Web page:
“When I was working under somebody else I was making 2,500 gourdes ($62.50). But with my own business I make about 5,000 gourdes ($125). Of these 5,000 gourdes I have reinvested half in order that my business grows further. Now, I am planning to have a laborer in order to have even bigger productivity,” said Alcide Delcy, age 23.
The small business created by the USAID/KATA and CEMEX graduates can help support Haiti’s economic recovery. Their training also helps support the country’s efforts to build back better as homes and other buildings are constructed using higher quality blocks.
At the ceremony, CEMEX Representative Linda Gaillard said to the graduates, “You have the training in your heads and the tools in your hands. Now go out and do your best work.”
These words were met with loud cheers and big smiles.
This originally appeared on DipNote.
Recently, I visited Bangladesh to find out how you feed a country that has half the population of the United States squeezed into an area the size of the state of Iowa. One thing is for certain: no one can do it alone. During my trip, I witnessed how partnerships among a broad range of stakeholders — the Rome-based UN agencies, the Government of Bangladesh, donor countries, civil society and the private sector — are coming together to change the way we address chronic hunger. The U.S. government is supporting partnerships that deliver food, including fortified vegetable oil, in conjunction with health and other interventions that help ensure our programs translate into better nutrition outcomes.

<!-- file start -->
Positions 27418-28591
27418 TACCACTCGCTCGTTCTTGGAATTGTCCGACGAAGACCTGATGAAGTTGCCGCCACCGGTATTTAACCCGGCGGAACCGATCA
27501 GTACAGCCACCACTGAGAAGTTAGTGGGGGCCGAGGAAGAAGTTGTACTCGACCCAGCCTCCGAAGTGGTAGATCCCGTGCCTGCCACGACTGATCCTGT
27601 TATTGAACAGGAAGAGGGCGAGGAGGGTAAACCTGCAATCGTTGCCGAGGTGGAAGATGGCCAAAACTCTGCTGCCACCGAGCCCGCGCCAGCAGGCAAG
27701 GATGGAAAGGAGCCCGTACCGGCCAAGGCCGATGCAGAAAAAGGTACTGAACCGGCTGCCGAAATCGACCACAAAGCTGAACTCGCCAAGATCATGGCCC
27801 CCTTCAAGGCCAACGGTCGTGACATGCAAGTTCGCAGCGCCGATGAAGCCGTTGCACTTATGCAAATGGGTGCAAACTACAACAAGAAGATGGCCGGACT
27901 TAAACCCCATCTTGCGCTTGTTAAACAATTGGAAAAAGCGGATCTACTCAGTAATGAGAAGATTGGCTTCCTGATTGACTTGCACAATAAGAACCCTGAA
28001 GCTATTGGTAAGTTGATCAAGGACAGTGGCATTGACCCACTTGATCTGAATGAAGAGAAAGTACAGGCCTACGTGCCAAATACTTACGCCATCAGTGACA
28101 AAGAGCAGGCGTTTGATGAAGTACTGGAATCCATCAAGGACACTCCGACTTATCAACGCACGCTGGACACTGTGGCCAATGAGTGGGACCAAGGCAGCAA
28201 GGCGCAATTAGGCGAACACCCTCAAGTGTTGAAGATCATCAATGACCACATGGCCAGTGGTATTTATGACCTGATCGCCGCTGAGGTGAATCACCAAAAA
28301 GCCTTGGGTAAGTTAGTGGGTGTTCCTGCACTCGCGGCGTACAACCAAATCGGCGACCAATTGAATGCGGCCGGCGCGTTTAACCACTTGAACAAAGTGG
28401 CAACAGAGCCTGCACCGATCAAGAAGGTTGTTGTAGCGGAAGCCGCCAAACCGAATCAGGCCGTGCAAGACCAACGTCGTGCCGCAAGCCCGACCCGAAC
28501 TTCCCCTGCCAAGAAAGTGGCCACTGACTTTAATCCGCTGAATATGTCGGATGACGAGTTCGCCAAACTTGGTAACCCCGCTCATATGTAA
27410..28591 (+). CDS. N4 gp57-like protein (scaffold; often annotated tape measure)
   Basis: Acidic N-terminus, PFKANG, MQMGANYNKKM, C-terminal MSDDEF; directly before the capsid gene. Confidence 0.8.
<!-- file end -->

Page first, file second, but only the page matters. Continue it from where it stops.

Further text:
Good nutrition is crucial during the first 1,000 days — from the mother’s pregnancy through the child’s second birthday — because it affects lifelong mental and physical development, IQ, school achievement, and, ultimately, work capacity and income generation. Thus, nourishing children not only enables individuals to achieve their full potential, but creates the conditions for nations to grow and prosper. This is one of the reasons why nutrition is the critical link between Feed the Future and the Global Health Initiative, the game-changing Presidential initiatives that address global hunger and maternal and child health as part of a broader strategy to drive sustainable and broad-based growth.
We know that we have to look at child malnutrition in new ways to accelerate progress toward the first Millennium Development Goal of halving poverty and hunger by 2015. We know that better targeting and implementation of nutrition programs can greatly increase the effectiveness of our assistance and, most importantly, the ability of all children to thrive. We also know, as Secretary Hillary Rodham Clinton stated at the “1,000 Days: Change a Life, Change the Future” event in New York last month, that prevention is better, and less expensive, than treatment.